“The whole goal of this place is not necessarily a place for people to go to spend their day, but a place where people living on the margins of society can be reintegrated to Macon as a community and transition into independence,” said Charles Levesque, executive director of Depaul USA.
Under the banner “Religious Organizations Pooling Resources to Make it Happen” the Macon Telegraph celebrates a project that aims at systemic change.
“Images of starving people in Africa compelled Teresa Kiehl to want to do foreign mission work. But instead, she opened her eyes to the plight of the homeless on the streets of Macon.
“How can I ignore our own city?” Kiehl asked herself. “There are so many people to help and hug and show some love.”
“She asked Sister Elizabeth Greim, director of Macon-based Family Advancement Ministries of the Catholic Diocese of Savannah, “How can I love them?”
“Sister Elizabeth believes that “Just because you have a roof over your head doesn’t make you any more of a citizen.”
“One of the biggest strengths of the Daybreak program is the desire of the volunteers to try to develop relationships with those coming in the door. “We need to be sensitive that for some (walking in) may be the only step they take,” Sister Elizabeth said. “But you want to encourage people to engage more.”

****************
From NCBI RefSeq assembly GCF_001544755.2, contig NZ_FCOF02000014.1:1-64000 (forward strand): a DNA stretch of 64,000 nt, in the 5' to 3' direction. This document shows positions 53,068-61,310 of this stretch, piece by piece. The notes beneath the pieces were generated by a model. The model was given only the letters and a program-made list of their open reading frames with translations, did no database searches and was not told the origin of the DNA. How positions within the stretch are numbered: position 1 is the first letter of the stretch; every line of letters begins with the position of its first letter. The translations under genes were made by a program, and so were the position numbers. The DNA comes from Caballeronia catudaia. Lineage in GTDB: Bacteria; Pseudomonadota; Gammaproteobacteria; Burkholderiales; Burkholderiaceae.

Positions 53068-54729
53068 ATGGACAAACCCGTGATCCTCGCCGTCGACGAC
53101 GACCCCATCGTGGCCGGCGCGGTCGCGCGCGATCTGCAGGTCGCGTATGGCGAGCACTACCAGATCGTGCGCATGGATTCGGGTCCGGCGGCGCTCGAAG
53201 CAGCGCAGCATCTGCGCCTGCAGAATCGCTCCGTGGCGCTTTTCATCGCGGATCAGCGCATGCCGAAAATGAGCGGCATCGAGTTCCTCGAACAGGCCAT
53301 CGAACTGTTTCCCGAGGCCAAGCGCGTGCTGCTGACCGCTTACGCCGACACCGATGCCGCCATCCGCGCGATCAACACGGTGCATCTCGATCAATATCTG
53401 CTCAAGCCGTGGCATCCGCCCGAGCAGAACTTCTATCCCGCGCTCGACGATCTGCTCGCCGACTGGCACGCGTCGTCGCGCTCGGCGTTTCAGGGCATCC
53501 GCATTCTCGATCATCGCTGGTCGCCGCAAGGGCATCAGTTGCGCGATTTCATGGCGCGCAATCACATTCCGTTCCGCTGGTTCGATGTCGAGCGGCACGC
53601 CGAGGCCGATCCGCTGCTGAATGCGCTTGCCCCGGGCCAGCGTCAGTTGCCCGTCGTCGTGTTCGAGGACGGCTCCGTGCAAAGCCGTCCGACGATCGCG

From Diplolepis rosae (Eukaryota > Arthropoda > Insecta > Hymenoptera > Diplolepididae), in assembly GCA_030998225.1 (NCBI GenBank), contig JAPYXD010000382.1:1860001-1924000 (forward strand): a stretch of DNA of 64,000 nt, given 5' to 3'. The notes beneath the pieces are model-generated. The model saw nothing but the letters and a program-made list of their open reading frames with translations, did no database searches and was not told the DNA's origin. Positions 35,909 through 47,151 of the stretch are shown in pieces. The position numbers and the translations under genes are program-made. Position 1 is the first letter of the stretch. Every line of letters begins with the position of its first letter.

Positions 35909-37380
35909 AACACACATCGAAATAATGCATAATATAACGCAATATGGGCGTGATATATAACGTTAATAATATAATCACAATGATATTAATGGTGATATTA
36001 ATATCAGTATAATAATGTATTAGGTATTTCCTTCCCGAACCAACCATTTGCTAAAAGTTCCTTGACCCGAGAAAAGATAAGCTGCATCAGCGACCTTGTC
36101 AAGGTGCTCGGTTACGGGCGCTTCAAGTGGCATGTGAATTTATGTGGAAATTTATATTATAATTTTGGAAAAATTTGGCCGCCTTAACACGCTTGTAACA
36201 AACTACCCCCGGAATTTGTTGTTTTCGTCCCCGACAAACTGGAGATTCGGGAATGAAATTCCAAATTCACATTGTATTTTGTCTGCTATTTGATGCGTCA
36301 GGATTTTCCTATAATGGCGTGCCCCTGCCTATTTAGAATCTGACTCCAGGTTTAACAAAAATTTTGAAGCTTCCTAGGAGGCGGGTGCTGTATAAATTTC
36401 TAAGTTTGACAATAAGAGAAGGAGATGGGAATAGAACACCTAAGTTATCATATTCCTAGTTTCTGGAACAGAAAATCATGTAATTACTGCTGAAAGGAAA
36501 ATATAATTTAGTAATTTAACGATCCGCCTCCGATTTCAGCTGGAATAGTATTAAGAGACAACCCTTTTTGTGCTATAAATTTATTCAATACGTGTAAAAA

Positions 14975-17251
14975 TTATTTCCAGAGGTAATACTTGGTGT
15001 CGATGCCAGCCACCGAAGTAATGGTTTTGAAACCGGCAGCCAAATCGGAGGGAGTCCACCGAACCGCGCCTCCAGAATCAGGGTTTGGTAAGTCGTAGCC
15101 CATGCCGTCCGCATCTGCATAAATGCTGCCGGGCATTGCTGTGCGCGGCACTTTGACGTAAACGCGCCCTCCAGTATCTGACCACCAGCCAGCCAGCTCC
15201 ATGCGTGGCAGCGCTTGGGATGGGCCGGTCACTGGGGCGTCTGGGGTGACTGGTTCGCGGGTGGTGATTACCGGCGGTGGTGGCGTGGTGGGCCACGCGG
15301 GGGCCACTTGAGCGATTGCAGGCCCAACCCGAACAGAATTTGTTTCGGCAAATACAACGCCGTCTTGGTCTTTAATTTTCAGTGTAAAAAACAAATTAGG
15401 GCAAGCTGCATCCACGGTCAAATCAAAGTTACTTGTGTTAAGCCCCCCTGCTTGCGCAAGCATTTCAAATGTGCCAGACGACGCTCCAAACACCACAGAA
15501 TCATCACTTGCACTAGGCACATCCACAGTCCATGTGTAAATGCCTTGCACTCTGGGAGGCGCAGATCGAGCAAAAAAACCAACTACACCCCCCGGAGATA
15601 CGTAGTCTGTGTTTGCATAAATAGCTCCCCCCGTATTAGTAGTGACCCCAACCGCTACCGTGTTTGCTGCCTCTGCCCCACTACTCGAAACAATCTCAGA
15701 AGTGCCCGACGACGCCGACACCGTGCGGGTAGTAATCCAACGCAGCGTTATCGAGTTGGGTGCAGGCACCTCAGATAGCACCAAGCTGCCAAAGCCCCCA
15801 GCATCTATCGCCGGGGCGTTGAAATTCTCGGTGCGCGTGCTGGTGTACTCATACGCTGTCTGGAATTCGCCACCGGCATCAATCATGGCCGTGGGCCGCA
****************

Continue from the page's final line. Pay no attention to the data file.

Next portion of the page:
“There are about 300 to 500 homeless in Macon,” Charles Levesque said. “If this project works, it’s going to reduce the number of chronically homeless.”
“Some people with more serious mental problems may not embrace help, but the volunteers will work to reach them. “When he comes, he may not do anything but sit on our bench instead of somebody else’s bench,” Sister Elizabeth said. Levesque said there will be others who will transition back into productive lives.
Full story Macon Telegraph
Systemic change reflections
- This project started with one person noticing a problem right at home.
- This person asked someone else and a project was born.
- They have a realistic goal and are aware that not everyone will make the breakthrough.